And so it is that CC Sabathia, unbeaten at home since July 2 of last year, has now been defeated. After Tuesday’s anemic 6-2 loss, the words “CC Sabathia” and “Cy Young Award frontrunner” are not being used in the same sentence. Sabathia, three times a 19-game winner, saw his ERA jump to 3.14 from 3.02, and he may have blown his best chance to finally hit the 20-win plateau. His next start comes Monday against the Rays. He has one more start against the Orioles before finishing against the Rays and either the Blue Jays or Red Sox.
Sabathia’s problems started immediately. The first five Orioles reached base and three runs scored before he recorded his first out. We could sit here and analyze location and nitpick his mechanics, but to simplify it, he was off.
“Could you have a worse beginning?” John Sterling asked the radio audience. The question, framed in his trademark condescending harrumph, was not rhetorical. Ty Wigginton could have hit a grand slam and the O’s could have scored five runs before making their first out. Sabathia showed his toughness by coming back to retire the 6-7-8 hitters and escape with a disappointing yet manageable 3-0 deficit.
Lost in that initial series was how poor defense led to the craptastic start. Jorge Posada alone cost the Yankees two runs: 1) His passed ball allowed Brian Roberts to advance to second base. Roberts would score two batters later, on Ty Wigginton’s bloop single. 2) His inability to hold on to Brett Gardner’s throw allowed Nick Markakis to slide home safely with the Orioles’ third run.
And yet with all that, there was still a sense the Yankees would find a way to dig back against Jake Arrieta. They had their chances, too. They plated a run in the first inning and seemed primed for more, with runners at the corners and one out, until Nick Swisher bounced into a double play. In the second, Seth Everett doppelganger Lance Berkman led off with a single only to be erased on a Posada double play. That double play began a stretch of nine straight Yankees being retired.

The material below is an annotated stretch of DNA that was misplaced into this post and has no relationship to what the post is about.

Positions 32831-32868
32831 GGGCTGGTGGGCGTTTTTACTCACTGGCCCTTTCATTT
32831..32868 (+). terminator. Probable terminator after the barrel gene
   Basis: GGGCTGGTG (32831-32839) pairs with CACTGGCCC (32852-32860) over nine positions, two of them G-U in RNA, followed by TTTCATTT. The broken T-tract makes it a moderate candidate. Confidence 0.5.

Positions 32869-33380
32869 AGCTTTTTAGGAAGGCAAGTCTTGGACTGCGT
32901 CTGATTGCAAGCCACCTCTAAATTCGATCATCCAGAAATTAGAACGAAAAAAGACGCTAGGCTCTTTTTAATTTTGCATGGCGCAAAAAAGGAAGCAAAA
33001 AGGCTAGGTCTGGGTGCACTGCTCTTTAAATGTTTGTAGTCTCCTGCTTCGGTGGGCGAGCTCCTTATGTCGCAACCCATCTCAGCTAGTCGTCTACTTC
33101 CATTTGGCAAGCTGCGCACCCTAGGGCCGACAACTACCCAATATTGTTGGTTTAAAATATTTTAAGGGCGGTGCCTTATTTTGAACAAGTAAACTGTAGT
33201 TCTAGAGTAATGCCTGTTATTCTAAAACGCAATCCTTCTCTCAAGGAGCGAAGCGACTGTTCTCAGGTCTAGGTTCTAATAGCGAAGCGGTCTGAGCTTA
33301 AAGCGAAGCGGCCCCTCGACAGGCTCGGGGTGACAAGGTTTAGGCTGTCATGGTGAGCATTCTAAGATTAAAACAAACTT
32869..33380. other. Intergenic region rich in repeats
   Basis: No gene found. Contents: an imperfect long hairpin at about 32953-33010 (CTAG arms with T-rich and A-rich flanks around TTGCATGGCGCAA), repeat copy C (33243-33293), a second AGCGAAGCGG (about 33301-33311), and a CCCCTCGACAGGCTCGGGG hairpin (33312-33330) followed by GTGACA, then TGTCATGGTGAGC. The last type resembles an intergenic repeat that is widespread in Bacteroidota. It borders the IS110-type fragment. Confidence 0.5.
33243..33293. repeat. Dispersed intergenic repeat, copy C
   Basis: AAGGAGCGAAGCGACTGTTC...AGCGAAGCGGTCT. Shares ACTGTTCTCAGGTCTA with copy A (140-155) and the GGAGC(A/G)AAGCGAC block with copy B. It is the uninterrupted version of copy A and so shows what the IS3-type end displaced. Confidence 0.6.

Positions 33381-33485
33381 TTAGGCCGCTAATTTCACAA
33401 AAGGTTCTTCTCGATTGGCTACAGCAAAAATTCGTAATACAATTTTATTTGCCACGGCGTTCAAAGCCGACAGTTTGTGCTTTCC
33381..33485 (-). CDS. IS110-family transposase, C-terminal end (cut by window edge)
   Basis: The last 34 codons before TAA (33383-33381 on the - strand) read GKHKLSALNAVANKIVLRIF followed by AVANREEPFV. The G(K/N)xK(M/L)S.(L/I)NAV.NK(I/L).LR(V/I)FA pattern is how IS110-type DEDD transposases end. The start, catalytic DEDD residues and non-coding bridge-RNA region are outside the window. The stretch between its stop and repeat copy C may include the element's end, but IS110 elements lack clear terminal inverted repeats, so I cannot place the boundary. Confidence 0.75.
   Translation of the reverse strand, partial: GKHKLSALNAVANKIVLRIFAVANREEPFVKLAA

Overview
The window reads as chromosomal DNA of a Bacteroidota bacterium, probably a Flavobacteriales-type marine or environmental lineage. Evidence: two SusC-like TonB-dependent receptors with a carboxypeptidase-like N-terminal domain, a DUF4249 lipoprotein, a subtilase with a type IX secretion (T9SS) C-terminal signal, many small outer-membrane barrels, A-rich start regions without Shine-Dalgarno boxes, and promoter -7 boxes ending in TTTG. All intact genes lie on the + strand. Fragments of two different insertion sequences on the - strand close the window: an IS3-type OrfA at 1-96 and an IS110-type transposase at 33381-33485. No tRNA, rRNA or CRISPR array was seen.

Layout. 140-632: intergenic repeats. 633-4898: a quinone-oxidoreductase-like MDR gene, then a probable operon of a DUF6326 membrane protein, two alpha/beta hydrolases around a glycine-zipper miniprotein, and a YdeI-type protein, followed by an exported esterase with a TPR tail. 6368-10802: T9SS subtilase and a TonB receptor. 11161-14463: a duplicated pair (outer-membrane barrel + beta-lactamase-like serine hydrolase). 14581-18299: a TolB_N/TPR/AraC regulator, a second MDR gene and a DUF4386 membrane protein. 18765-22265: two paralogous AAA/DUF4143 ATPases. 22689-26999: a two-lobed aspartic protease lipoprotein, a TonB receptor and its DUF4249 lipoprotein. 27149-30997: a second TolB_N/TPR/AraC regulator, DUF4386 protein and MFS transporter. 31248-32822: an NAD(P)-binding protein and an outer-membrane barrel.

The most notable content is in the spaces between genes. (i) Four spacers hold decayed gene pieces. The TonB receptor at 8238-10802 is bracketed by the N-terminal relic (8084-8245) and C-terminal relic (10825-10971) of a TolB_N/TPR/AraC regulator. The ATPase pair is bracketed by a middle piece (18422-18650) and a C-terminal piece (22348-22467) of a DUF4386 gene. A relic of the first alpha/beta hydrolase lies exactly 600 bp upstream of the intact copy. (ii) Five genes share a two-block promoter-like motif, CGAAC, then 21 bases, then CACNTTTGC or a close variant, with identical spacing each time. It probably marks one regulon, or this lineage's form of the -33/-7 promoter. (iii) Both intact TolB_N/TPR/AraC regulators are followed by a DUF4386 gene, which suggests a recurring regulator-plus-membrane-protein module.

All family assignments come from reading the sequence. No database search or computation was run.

On the other side, Sabathia continued to labor and the defense continued to falter behind him. Wigginton led off the third with a double — a long fly ball to the right-center-field gap that Granderson had a bead on and nearly caught, but it bounded off the heel of his glove. Two batters later, Nolan Reimold launched a first-pitch fastball around the left-field foul pole and into the second deck. Granderson’s seventh-inning error led to the Orioles’ final run of the game.
It was only a matter of time before the Yankees had a stinker like this, especially with Sabathia on the mound. The offense, despite valiant efforts and numerous opportunities created, couldn’t bail him out. The Yankees were 2-for-11 with runners in scoring position; they were hitless in their last nine at-bats with RISP. Perhaps the play most emblematic of the Yankees’ night occurred in the bottom of the seventh inning, when with runners on first and third and one out, Alex Rodriguez, pinch-hitting for Ramiro Peña, ripped a line drive off the glove of third baseman Josh Bell, only to have it carom to shortstop Robert Andino, who fired to Roberts at second to force Granderson. Berkman, watching the play develop in front of him, had to hold at third. He’d be stranded there as Brett Gardner grounded out to end the inning and the last Yankee threat.